In an effort to combat COVID-19, the California Department of Corrections has refused admission to state prison for thousands of convicted felons still sitting in county jails, or they have released inmates – including those who committed murder – long before they served out their full sentences.
But left to languish in county jails are people who have not yet been convicted of any crime, local officials said.
A Colusa County woman found mentally incompetent to aid in her defense, in May, is still in custody in the Colusa County Jail.
Patricia Wesley, 25, is accused of trying to attack a Williams Police officer with a large kitchen knife, on April 8, when the officer responded to a disturbance at a relative’s home in the senior apartment complex on Marguerite Street, in Williams.
Wesley has not appeared in court in several months due to her uncontrolled behavior, and she is classified as a maximum security inmate housed in a single cell, jail officials said.
Public Defender, Albert Smith, and the District Attorney’s Office have desperately tried to get the state to provide the mental health treatment Wesley needs in order for her to be competent enough to stand trial.
Although she was committed to a state hospital on June 10, Wesley remains in local custody as number 34 on the waiting list for admittance, with an estimated admission date of Dec. 31, Smith said.
“She presents as a sympathetic figure, even though she is extremely difficult to deal with,” Smith said, during a status hearing in Colusa County Superior Court on Sept. 23.
Wesley is charged with assaulting a peace officer, resisting an executive officer, three charges of being under the influence of a controlled substance, and DUI. She is facing up to five years in state prison on each of the serious felonies, one year in jail on the DUI, and fines up to $20,000, officials said.
Before being committed for treatment, however, the Department of State Hospitals put all five of the state’s inpatient facilities on strict COVID-19 lockdowns as a result of the coronavirus pandemic. As of Monday, 92 patients and 103 staff have tested positive for COVID-19 at Metropolitan Hospital, in Los Angles County, and 148 patients and 145 staff have tested positive at Patton, in San Bernardino County, where the majority of patients found incompetent to state trial are housed and can be treated for up to three years.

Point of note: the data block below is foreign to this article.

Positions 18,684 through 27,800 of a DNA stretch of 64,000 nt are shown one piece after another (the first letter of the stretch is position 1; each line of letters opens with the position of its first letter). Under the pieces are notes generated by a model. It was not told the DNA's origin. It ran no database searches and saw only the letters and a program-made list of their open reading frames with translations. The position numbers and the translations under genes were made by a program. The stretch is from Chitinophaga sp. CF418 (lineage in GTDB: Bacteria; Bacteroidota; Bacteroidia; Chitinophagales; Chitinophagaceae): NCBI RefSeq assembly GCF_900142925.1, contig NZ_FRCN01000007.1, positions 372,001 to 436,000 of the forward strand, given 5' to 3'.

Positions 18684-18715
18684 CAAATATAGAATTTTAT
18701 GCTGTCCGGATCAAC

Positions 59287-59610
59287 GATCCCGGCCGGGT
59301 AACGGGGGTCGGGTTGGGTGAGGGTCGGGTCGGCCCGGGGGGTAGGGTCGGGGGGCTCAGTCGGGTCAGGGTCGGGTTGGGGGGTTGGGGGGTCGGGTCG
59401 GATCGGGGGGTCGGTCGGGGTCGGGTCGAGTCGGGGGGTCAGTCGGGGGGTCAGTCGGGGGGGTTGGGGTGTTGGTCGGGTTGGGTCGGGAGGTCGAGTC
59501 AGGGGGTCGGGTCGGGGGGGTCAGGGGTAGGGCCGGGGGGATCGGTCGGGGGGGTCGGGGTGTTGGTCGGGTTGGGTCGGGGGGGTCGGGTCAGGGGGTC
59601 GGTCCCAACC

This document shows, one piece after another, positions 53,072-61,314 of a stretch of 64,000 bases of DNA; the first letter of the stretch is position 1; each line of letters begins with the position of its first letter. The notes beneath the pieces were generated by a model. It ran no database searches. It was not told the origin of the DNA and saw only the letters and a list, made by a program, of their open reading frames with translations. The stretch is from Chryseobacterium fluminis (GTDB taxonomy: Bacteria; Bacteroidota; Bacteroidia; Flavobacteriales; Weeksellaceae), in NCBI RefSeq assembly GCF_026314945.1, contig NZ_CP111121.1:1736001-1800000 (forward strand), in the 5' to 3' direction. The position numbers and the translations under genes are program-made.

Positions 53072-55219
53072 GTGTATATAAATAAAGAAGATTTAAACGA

Two inmates at state mental health facilities have died in California, according to the DSH’s website, although there have been no positive cases in staff or patients in the past 14 days.
Smith said he has reached out to Colusa County Behavioral Health for possible community placement for Wesley, but they have not responded.
Chief Deputy District Attorney Brendan Farrell last week shared in Smith’s disappointment that the state cannot process 34 people before the end of the year, but said Wesley must remain locked up until she is committed.
“We can’t let her out,” Farrell said. “She is a serious danger to herself and others.”
Before the April 8 incident, Wesley had a number of run-ins with the law. She was charged with carrying a dirk or dagger in 2013, which was dismissed when she pleaded no contest to obstructing a peace officer. In 2014, she pleaded guilty to carrying a switchblade in a deal with prosecutors that dismissed battery charges. In 2015, Wesley was arrested for resisting an executive officer and being under the influence of a controlled substance, although the charges were later dismissed.
Although she is facing considerable time in prison, if convicted, Wesley will be credited with all the time she has spent locked up since her arrest, including time, if any, she spends at a state mental hospital prior to trial. ♣